Further afield than the Inner System, or even the Outer Planets, is the Oort Cloud, a spherical swarm of comets thousand to ten thousand times the Earth-Sun distance. According to current theories of how the planets formed, there were thousands of objects, ranging in size from Pluto to Earth’s Moon, which formed from the primordial disk of gas and dust surrounding the infant Sun. Most of these collided and coalesced to form the cores of the planets, but a significant fraction would have been slung into distant orbits, far from the Sun. According to one estimate, by astronomer Louis Strigari and colleagues, there are 100,000 such objects for every star.

The technology to send a laser beam to a starship accelerating to half light-speed over thousands of Earth-Sun distances opens up that vast new territory we’re only just beginning to discover. For example, if a laser is able to send 5 petawatts to a laser-sail at 1,000 times the Earth-Sun distance, would be able to warm a Pluto-sized planet to Earth-like temperatures at a distance of a light-year.

Making giant lenses and mirrors of different shapes could direct concentrated sunlight to desired locations in the solar system. More than one lens or mirrors in multiple locations seems like a feasible task.

The optics to achieve what I have proposed would not be trivial even given the feasibility of very large lenses and mirrors of various shapes and properties. German rocket scientist, Hermann Oberth suggested a massive space mirror in orbit to focus light onto the earth to destroy cities.

Oberth thought it might take ten to fifteen years to assemble a complete mirror at a cost of $3 billion. The pressure of sunlight on the vast surface would be used to maneuver it in orbit, with steering accomplished by adjusting the angles of the individual mirrors.

Oberth believed a nearly 5000-square-mile mirror would create a bright, heated “spot” on the earth’s surface about 2000 square miles in area. This heat and light, he admitted, would be “no stronger than that normal at the equator.” But, he went on to say, if “the mirror were double the size mentioned…the irradiation would be four times as strong…The temperature on the surface…would be 392°F.” Maybe not enough to melt cities and blow up battleships, but certainly enough to give one pause for thought.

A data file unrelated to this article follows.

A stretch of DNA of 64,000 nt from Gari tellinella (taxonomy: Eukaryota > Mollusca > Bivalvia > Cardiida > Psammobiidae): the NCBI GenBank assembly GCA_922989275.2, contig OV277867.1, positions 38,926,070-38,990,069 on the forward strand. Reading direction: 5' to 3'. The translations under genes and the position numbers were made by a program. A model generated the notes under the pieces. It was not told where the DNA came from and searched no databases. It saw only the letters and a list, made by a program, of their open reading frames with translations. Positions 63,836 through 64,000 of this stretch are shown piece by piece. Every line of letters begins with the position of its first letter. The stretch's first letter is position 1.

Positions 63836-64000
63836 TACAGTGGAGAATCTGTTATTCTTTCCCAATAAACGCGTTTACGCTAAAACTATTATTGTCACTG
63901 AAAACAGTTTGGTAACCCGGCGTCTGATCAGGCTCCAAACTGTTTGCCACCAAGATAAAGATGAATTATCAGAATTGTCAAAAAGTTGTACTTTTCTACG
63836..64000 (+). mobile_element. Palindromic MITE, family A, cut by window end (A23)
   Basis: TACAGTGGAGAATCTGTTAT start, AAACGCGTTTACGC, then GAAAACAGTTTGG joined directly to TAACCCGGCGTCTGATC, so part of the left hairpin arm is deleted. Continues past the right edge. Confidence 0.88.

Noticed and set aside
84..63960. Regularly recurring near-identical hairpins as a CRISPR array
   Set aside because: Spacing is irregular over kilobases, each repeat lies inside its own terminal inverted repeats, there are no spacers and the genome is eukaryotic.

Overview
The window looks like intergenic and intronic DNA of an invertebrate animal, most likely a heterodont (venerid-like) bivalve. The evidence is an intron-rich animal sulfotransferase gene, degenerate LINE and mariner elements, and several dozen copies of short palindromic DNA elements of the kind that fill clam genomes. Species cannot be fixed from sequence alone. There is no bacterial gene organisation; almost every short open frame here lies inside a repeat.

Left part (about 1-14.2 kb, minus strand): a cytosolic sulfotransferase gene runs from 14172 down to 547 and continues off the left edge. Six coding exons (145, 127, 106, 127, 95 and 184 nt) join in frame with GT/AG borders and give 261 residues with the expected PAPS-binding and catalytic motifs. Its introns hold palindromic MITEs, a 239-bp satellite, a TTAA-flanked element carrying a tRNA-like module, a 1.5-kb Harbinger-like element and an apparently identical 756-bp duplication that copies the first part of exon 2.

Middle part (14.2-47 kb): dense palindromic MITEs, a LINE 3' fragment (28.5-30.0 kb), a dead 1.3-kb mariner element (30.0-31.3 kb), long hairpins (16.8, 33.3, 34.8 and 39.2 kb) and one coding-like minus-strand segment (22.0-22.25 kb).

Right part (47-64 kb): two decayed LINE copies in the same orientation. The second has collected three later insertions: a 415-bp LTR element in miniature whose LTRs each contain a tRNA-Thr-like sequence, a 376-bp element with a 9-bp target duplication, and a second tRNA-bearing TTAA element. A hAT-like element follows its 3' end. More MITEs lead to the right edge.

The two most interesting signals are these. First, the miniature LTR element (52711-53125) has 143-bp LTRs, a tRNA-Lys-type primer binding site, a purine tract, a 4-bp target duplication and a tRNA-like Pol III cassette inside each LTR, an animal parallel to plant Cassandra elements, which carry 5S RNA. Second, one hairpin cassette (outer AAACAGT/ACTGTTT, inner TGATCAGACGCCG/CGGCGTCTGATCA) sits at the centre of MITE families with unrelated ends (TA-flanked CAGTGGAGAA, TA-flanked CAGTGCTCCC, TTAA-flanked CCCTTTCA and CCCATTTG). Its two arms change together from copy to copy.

It may end up being easier to make a massive array of lasers to transmit the energy over the large distances. Physicist and professor Philip M. Lubin, and Gary B. Hughes conceived DE-STAR, or Directed Energy Solar Targeting of Asteroids and exploRation, as a realistic means of mitigating potential threats posed to the Earth by asteroids and comets. Lubin and Hughes calculated the requirements and possibilities for DE-STAR systems of several sizes, ranging from a desktop device to one measuring 10 kilometers, or six miles, in diameter. Larger systems were also considered. The larger the system, the greater its capabilities. DE-STAR 2 –– at 100 meters in diameter, about the size of the International Space Station –– “could start nudging comets or asteroids out of their orbits,” Hughes said. But DE-STAR 4 –– at 10 kilometers in diameter, about 100 times the size of the ISS –– could deliver 1.4 megatons of energy per day to its target, said Lubin, obliterating an asteroid 500 meters across in one year. Larger still, DE-STAR 6 could enable interstellar travel by functioning as a massive, orbiting power source and propulsion system for spacecraft. It could propel a 10-ton spacecraft at near the speed of light, allowing interstellar exploration to become a reality without waiting for science fiction technology such as “warp drive” to come along, Lubin said.

Spiderfab lens construction

Spiderfab is a new NASA study by Tethers Unlimited to use robots and the launching of disassembled components to build large structure even kilometers across in space.

Spiderfab will use robots to assemble structures in space.
Spiderfab on orbit assembly can reduce the mass of space structures by 30 times.

Spiderfab can also enable solar sails that are over 1000 meters in diameter possibly even from single launches of say a Spacex falcon heavy or the planned larger Spacex Mars colonization rocket. Reusable large Spacex rockets could rapidly and relatively cheaply enable massive mirror and lens arrays in space. If they were placed near Mars they would focus ten times the light. The solar torch for terraforming would not need to be that precise.